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How do Americans really feel about driverless cars?

driverless car survey screen shot 2016 04 01 at 3 46 53 pm
The future of cars doesn’t seem to include us humans — not as drivers, anyway. With the rise of the autonomous automobile, our days behind the wheel may be numbered, which may come as a relief to those who already prefer being chauffeured around. But just how ready is America at large to give up its driving privileges?

Insurance website surveyed 2,000 Americans to answer precisely that question (and others), revealing some rather interesting insights into our driving habits today. Maybe it is a good thing that we’re slowly ceding our places behind the wheel after all.

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About 8 in 10 respondents claimed to be excited about driverless car technology (though 5 out of those 8 still admitted to having certain reservations). That said, a greater proportion of individuals said they absolutely would buy a driverless car (41 percent) than wouldn’t (35 percent), and the remaining population remains undecided. Curiously, however, men are nearly 20 percent more open to purchase a driverless car than women.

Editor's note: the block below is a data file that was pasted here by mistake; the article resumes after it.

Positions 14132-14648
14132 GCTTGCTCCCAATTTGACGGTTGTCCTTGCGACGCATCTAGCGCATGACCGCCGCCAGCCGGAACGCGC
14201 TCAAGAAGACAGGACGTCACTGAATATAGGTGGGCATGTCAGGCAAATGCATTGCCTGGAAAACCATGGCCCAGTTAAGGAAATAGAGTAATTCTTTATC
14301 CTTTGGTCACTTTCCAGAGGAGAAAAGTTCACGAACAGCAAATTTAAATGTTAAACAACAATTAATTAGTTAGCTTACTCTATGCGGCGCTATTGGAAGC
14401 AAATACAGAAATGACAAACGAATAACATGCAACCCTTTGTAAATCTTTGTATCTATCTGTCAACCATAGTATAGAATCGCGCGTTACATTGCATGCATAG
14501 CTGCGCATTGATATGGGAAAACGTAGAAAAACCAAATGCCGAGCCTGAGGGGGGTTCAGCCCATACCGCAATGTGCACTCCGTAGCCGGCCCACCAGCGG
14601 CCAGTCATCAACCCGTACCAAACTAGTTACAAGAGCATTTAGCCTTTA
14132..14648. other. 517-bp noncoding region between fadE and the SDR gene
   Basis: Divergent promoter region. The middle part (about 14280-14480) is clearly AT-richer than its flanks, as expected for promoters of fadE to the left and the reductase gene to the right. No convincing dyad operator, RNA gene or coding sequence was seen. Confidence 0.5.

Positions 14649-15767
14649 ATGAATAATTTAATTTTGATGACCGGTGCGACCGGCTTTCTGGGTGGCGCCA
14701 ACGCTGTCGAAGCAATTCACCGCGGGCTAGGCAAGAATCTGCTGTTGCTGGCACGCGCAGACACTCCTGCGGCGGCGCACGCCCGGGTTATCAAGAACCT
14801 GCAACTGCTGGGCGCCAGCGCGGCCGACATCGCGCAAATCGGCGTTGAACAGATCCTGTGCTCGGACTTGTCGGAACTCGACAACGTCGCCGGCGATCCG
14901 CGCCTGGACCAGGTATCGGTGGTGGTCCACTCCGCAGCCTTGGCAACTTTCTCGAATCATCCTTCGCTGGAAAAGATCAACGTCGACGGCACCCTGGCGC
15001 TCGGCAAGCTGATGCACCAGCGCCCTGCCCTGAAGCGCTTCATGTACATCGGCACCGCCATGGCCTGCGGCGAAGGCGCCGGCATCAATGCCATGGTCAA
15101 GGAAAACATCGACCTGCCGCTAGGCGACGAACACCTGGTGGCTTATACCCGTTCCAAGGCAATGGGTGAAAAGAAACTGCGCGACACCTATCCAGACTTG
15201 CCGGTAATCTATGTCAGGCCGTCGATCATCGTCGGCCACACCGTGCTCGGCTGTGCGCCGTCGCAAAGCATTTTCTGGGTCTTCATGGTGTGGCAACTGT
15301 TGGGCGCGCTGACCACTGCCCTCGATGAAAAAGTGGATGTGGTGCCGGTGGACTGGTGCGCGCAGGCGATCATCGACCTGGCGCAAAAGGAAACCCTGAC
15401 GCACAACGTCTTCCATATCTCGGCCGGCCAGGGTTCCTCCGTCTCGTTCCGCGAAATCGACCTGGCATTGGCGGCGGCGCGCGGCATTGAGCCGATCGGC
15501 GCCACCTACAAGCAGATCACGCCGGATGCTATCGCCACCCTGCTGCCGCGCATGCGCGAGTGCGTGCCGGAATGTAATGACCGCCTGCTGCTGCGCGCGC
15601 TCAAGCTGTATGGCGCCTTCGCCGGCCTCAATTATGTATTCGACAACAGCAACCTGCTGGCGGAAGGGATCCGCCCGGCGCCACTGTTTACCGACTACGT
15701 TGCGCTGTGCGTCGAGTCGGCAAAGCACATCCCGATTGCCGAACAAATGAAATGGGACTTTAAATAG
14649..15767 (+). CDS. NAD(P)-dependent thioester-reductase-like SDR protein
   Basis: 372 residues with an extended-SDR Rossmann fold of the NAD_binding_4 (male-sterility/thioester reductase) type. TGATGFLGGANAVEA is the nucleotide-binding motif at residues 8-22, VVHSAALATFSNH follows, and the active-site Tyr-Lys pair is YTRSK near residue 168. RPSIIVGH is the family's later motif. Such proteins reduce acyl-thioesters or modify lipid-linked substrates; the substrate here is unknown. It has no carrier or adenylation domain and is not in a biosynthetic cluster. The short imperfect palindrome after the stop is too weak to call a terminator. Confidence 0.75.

This may just be a good thing, as men also appear to be far less empathetic drivers than women. In fact, almost 26 percent of male drivers said they’d rather strike a pedestrian than risk death themselves. When women were asked the same question, fewer than 1 in 5 agreed. When animals are involved, a similar trend appeared. Nearly 85 percent of men would hit an animal rather than risk their own lives, but only 73 percent of women agreed.

But what happens when the car is making all the decisions in these life or death situations? Who’s really to blame? According to survey results, nearly three-quarters of respondents say it’s the car manufacturer who’s at fault. 14 percent still blame those inside the car, and 13 percent fault the pedestrian (or victim, in this scenario).

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Ultimately, the insurance firm notes, “people appear pretty undecided over the trustworthiness of driverless car technology.” And given that driverless cars look to be well on their way, manufacturers certainly have their work cut out for them when it comes to convincing the general public to adopt this new technology.

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